This is how to stop the rioting: white people must fight for justice because Black Lives Matter

Martin Luther King Jr said, “A riot is the language of the unheard.” The language that is unheard seems all too often, “I can’t breathe.” It is kneeling on one knee during the national anthem. It is hundreds of marchers saying, “Black lives matter.” It is raising arms above your head and begging, “Don’t shoot.”

I can’t watch the footage of George Floyd being killed by a cop. And, I can’t watch our cities burn. It is too much.

All I feel, truly, is a numbness that started in my stomach and spread to my chest. The numbness is coating the fear that my country, my fellow white people are engaged in a kind of genocide against African Americans. 

As a white woman, I don’t feel the terror that Black women feel when their sons and daughters leave home and face the possibility of dying at the hands of cops. Or dying because a cop kneeled on their necks until they couldn’t draw another breath.

None of us is innocent. None of us is without sin. We all break laws, perhaps every day. We speed, roll through stop signs, and we refuse to wear masks to prevent the spread of a pandemic. We may even commit crimes. 

But in this country, this land of the free and home of the brave, we have due process. We have a justice system, as deeply flawed as it is. We have the right to lawyers. We have the right to stand innocent until proven guilty. Those rights are for all of us, but all too often have become a luxury that only whites can count on.

If America is exceptional, as we white people are raised to believe, then we are exceptional more for our brutality to people of color than we are for our representative democracy that seems too often to represent only whites.

Numbness is spreading to my heart and is breeding depression and hopelessness. Underneath it all is disgust and outrage and anger and sorrow and grief and fear. Racism is ugly, a systemic force that empowers violence and murder. I wonder if it is a force too great to stop or change.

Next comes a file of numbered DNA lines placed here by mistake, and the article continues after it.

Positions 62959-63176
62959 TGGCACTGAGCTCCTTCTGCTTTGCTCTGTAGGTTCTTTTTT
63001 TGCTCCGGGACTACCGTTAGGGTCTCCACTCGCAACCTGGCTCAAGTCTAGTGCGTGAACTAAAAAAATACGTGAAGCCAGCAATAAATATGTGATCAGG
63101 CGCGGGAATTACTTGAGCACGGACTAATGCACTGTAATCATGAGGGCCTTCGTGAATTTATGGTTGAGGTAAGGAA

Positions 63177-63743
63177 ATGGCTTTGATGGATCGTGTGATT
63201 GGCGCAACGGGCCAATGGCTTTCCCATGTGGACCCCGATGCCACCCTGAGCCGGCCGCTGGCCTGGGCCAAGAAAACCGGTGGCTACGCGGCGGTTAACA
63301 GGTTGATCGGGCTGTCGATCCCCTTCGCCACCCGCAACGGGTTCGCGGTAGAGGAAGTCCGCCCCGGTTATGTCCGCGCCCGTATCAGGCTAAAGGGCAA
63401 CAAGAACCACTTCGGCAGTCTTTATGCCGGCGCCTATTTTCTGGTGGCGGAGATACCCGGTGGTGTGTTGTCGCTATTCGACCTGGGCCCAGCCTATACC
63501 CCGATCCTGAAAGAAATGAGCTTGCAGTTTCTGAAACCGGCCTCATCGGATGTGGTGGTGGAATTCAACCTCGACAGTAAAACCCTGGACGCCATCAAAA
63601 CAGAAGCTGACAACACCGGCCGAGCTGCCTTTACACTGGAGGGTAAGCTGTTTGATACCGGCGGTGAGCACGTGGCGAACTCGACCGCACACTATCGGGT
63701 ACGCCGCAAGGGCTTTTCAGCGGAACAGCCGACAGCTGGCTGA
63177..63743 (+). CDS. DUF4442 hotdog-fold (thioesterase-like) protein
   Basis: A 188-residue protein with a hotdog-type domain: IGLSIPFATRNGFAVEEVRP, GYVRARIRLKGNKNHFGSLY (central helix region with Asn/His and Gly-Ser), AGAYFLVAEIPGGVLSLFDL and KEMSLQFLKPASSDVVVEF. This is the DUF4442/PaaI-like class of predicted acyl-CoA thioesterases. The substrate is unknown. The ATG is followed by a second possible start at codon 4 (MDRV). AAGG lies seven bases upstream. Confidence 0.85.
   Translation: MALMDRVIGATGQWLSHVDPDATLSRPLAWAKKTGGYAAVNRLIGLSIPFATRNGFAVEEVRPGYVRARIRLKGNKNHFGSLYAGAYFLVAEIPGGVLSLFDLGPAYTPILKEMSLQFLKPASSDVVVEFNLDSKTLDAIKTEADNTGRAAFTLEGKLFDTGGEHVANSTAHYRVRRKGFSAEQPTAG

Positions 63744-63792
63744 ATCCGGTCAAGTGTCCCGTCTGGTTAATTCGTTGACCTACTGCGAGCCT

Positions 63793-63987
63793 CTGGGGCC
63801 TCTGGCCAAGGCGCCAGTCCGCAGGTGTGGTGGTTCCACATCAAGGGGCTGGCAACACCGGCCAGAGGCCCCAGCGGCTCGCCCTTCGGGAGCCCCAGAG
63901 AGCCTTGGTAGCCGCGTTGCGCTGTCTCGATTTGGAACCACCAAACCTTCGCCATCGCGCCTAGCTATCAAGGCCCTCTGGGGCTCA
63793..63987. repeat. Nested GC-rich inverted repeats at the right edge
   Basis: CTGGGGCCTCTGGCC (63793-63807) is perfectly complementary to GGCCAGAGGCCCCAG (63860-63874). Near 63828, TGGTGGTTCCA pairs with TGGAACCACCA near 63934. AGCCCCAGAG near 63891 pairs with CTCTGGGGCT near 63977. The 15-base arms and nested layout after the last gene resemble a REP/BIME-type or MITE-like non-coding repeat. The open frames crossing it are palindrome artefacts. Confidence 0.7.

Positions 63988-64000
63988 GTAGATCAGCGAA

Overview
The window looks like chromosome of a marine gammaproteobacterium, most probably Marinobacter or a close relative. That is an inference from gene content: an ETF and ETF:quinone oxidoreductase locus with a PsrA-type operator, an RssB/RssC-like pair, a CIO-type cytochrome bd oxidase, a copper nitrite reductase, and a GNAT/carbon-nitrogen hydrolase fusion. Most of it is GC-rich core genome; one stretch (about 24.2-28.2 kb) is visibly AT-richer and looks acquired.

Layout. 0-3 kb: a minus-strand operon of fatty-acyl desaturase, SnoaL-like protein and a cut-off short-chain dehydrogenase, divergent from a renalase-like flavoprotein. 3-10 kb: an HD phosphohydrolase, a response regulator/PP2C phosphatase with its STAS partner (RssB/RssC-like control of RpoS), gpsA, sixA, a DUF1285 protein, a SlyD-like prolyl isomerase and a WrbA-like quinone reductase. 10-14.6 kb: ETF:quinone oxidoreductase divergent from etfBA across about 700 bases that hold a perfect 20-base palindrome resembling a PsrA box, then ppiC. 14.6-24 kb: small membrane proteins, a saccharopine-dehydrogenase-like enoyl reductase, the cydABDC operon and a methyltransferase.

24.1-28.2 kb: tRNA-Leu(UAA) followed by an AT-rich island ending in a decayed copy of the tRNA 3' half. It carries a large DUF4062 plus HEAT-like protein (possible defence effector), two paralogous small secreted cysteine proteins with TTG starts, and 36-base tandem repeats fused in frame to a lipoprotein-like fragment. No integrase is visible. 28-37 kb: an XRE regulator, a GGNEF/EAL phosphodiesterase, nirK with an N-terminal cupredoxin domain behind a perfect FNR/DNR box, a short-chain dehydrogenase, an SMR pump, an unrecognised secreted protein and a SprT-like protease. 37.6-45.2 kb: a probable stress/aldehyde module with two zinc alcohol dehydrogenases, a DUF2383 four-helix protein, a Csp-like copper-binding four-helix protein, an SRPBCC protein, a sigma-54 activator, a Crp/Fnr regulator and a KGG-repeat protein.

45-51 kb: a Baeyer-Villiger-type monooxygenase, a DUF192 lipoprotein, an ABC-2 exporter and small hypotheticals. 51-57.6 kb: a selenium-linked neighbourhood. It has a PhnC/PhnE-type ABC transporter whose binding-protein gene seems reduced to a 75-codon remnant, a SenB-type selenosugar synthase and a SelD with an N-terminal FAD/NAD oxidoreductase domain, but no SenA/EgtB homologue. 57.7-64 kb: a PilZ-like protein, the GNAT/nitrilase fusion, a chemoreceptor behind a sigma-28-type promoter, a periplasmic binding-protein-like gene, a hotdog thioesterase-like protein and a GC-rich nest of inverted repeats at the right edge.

King didn’t advocate riots, but he understood the impulse.

I think America must see that riots do not develop out of thin air. Certain conditions continue to exist in our society which must be condemned as vigorously as we condemn riots. But in the final analysis, a riot is the language of the unheard. And what is it that America has failed to hear? It has failed to hear that the plight of the Negro poor has worsened over the last few years. It has failed to hear that the promises of freedom and justice have not been met. And it has failed to hear that large segments of white society are more concerned about tranquility and the status quo than about justice, equality, and humanity. And so in a real sense our nation’s summers of riots are caused by our nation’s winters of delay. And as long as America postpones justice, we stand in the position of having these recurrences of violence and riots over and over again. Social justice and progress are the absolute guarantors of riot prevention.

We must fight this status quo, as white people, and commit ourselves to justice, equality, and humanity.

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